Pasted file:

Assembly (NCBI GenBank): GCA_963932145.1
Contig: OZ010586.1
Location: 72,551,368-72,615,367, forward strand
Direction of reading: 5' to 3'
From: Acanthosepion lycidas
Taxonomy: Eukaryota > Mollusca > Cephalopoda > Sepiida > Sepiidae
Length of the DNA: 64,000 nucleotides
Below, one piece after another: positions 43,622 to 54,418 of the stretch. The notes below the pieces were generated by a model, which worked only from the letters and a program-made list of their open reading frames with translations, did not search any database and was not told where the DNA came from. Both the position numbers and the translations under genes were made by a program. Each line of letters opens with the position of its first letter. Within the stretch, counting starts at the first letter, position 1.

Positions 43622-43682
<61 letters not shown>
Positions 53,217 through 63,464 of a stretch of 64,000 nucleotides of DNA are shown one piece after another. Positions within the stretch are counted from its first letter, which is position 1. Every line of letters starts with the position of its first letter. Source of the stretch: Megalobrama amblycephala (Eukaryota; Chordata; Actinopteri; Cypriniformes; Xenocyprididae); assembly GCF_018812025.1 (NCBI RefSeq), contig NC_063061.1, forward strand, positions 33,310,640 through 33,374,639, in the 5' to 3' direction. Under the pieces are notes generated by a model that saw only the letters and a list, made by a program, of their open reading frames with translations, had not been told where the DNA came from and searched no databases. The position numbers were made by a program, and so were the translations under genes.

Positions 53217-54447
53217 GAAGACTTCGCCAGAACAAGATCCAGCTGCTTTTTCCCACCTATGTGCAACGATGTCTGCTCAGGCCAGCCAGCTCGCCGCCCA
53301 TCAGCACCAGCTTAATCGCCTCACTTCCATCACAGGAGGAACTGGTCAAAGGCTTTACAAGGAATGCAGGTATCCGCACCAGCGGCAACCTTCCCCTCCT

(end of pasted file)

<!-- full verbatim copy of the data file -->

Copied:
Assembly (NCBI GenBank): GCA_963932145.1
Contig: OZ010586.1
Location: 72,551,368-72,615,367, forward strand
Direction of reading: 5' to 3'
From: Acanthosepion lycidas
Taxonomy: Eukaryota > Mollusca > Cephalopoda > Sepiida > Sepiidae
Length of the DNA: 64,000 nucleotides
Below, one piece after another: positions 43,622 to 54,418 of the stretch. The notes below the pieces were generated by a model, which worked only from the letters and a program-made list of their open reading frames with translations, did not search any database and was not told where the DNA came from. Both the position numbers and the translations under genes were made by a program. Each line of letters opens with the position of its first letter. Within the stretch, counting starts at the first letter, position 1.

Positions 43622-43682
<61 letters not shown>
Positions 53,217 through 63,464 of a stretch of 64,000 nucleotides of DNA are shown one piece after another. Positions within the stretch are counted from its first letter, which is position 1. Every line of letters starts with the position of its first letter. Source of the stretch: Megalobrama amblycephala (Eukaryota; Chordata; Actinopteri; Cypriniformes; Xenocyprididae); assembly GCF_018812025.1 (NCBI RefSeq), contig NC_063061.1, forward strand, positions 33,310,640 through 33,374,639, in the 5' to 3' direction. Under the pieces are notes generated by a model that saw only the letters and a list, made by a program, of their open reading frames with translations, had not been told where the DNA came from and searched no databases. The position numbers were made by a program, and so were the translations under genes.

Positions 53217-54447
53217 GAAGACTTCGCCAGAACAAGATCCAGCTGCTTTTTCCCACCTATGTGCAACGATGTCTGCTCAGGCCAGCCAGCTCGCCGCCCA
53301 TCAGCACCAGCTTAATCGCCTCACTTCCATCACAGGAGGAACTGGTCAAAGGCTTTACAAGGAATGCAGGTATCCGCACCAGCGGCAACCTTCCCCTCCT